Then they screened the film.


Judging from this adaptation of her memoirs, Cheryl Strayed led a pretty wild life before she walked into the real wild and got herself together. This film adaptation of Strayed’s memoir follows her as she hikes the Pacific Crest Trail and learns how to be a fully in-the-moment adult human being. Interspersed with the hike, the film shows us flashbacks that tell us what sort of person she was before the difficult and dangerous three-month voyage. We learn about her struggling but loving mother who died too soon, and the self-destructive streak that destroyed Cheryl’s marriage.

It’s a powerful film, and I’m giving it an A. It opens later this year.

MVFF: A Bridge to a Border

Saturday afternoon, I made it to the Rafael for a Mill Valley Film Festival screening of Rob Nilsson’s A Bridge to a Border. To be honest, I wouldn’t have picked that film if I had recognized the director’s name. Two years ago I caught his Maelstrom, and hated it.

I’m glad to say that A Bridge to a Border is nowhere near as bad as Maelstrom. This time around, the characters seem vaguely interesting, and are actually involved in trying to do something. It even gets exciting near the end. I’d give it a C+.

This time around, a quarrelsome group of left-wing terrorists plan to blow up the Bay Bridge. Why? I’m not sure. There’s some talk about how successful the Weather Underground and the Black Panthers had been, and how pathetically the Occupy Movement failed.

Because it’s a Rob Nilsson film, there’s a lot of semi-improvised dialog, much of which goes nowhere. Occasionally the dialog succeeds to letting us know something about the the characters, but not often. We get to know what turned some of them into violent radicals, but others are left as cyphers. Things pick up near the end, and the climax kind of works.


After the movie, we were treated to a Q&A with Nilsson and members of his cast. Some highlights:

  • Nilsson said the film was made not so much with money but by  "people power."
  • The climactic scene on the Bridge was done with a green screen.
  • Someone asked about Nilsson’s unique approach to working with actors (who he prefers to call players). He runs a workshop where people work on relaxation and concentration. "We try to find the places inside ourselves"
  • "We do a lot of backstory improvisation."

Addition, 10/13: I just discovered that A Bridge to a Border) is available on Fandor. So if you want to see it yourself, you can stream it.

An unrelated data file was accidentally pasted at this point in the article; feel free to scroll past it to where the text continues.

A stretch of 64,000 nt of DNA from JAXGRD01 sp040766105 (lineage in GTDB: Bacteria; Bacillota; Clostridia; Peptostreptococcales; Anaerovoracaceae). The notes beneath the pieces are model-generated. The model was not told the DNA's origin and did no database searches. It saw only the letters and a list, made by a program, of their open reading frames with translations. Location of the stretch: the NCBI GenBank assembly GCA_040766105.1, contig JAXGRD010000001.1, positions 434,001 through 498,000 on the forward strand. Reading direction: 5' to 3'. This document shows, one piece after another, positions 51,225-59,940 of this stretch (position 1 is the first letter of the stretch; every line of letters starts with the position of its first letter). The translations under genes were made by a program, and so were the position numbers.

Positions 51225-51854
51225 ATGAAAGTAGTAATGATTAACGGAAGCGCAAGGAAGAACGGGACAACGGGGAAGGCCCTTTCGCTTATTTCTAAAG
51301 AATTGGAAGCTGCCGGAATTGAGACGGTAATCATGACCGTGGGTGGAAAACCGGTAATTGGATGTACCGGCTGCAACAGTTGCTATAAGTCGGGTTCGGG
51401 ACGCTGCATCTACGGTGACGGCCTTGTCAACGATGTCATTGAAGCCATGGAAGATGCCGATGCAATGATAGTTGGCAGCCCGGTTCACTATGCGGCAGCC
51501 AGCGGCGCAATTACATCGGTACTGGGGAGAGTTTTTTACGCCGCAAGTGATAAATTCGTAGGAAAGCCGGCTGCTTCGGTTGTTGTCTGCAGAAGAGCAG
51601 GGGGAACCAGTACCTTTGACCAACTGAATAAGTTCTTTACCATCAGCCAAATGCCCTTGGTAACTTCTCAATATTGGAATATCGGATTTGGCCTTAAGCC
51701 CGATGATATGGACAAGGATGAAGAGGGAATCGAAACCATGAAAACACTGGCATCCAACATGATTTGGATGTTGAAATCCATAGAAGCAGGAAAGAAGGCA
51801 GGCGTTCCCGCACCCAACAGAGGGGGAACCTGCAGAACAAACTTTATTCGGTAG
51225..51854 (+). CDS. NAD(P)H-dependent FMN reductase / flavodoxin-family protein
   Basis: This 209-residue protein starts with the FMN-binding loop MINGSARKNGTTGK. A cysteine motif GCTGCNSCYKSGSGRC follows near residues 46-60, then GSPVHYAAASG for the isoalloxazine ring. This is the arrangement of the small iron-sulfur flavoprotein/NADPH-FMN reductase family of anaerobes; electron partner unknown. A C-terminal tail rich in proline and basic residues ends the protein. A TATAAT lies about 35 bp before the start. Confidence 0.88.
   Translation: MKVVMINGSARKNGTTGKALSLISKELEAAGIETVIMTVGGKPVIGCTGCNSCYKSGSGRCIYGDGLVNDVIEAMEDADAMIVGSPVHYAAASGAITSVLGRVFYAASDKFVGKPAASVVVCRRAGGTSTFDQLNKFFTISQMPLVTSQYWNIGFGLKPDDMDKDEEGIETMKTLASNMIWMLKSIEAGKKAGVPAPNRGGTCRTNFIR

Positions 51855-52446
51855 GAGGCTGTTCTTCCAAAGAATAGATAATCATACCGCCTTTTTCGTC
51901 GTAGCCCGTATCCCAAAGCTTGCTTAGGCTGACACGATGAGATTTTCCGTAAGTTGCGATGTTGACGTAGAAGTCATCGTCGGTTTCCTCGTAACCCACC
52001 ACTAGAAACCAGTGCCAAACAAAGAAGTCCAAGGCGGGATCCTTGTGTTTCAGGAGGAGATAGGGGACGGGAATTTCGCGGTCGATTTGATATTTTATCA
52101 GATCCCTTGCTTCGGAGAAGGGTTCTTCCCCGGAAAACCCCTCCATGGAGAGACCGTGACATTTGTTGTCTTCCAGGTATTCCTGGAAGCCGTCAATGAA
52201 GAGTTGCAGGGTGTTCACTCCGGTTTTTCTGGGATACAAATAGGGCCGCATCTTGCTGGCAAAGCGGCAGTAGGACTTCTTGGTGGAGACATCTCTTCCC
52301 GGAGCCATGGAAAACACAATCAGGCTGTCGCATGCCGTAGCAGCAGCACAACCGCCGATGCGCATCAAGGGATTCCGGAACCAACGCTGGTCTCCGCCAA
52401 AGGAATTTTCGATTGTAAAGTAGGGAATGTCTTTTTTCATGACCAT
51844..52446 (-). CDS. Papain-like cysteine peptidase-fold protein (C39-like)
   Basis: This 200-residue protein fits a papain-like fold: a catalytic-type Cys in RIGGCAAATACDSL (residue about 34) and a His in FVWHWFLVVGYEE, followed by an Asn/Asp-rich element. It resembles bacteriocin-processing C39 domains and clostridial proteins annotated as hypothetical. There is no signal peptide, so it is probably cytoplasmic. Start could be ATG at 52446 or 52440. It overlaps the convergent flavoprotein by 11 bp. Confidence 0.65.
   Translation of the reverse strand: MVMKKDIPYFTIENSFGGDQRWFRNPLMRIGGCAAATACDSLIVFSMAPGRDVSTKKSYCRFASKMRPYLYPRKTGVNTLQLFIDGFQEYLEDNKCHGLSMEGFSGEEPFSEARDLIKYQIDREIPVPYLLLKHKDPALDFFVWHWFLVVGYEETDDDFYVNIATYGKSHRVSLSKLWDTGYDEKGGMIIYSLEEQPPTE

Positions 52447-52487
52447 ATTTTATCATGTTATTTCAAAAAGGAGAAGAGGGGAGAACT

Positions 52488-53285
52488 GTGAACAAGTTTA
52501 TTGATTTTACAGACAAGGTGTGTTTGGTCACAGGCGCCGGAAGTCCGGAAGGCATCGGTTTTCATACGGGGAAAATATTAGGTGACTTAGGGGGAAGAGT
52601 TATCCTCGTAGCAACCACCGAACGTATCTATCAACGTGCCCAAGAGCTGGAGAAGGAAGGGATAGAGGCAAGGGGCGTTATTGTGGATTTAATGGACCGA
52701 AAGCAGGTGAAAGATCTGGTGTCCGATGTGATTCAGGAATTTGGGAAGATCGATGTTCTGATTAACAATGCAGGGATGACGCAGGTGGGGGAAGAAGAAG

MVFF: The Good, the Bad, the Ugly, and the Lark

Wednesday night I finally got to a 2014 Mill Valley Film Festival event–a screening at the Lark of one of my favorite westerns, The Good, the Bad and the Ugly.

imageBelieve it or not, this was my first visit to the Lark. Yes, I’ve been covering it at Bayflicks for years, but this was the first time I actually stepped inside.

The Lark is a modest-sized neighborhood theater of the sort that dotted the small towns and suburbs before the invention of the multiplex. The art deco décor has been lovingly restored. The lobby is small, with two small areas off to the side where people can sit and talk.

The screen isn’t huge, but it’s big enough to create a real movie feel. The seats are comfortable, with good drink holders.

Before the movie, Festival Executive Director Mark Fishkin came onstage and introduced James Hetfield of Metallica, who hosted the screening. Metallica is this year’s Artists in Residence, and each member of the band got to select a favorite film to be screened.

Hetfield talked briefly about The Good, the Bad, and the Ugly, and how it had influenced him. He discussed the three main characters, the use of close-ups, and–not surprisingly–Ennio Morricone’s iconic score. The film started at about 7:15.

The Great, the Crazy, and the Iconic

The Good, the Bad, and the Ugly is an epic quest motivated purely by greed. Three violent and deadly criminals, all very skilled at their job, set out to recover $200,000 in stolen gold. None of them knows exactly where the loot is hidden, but individually each has a piece of the puzzle. They constantly change allegiances, sometimes collaborating with and then double-crossing each other.

Meanwhile, war rages around them. Director/co-writer Sergio Leone set this western in the American Civil War. Issues like succession and slavery never comes up, but the destruction is vast and senseless. As the rebel army retreats from a town, an innkeeper loudly hails the Confederacy, while privately telling his wife that the Yanks will be better because they pay in gold. Another town has been battered to ruins–perhaps an echo of Leone’s adolescence in World War II Italy. Twice a day, armies clash over a bridge that both sides want and no one can hold. Soldiers on both sides speak with sarcastic hate of their commanders.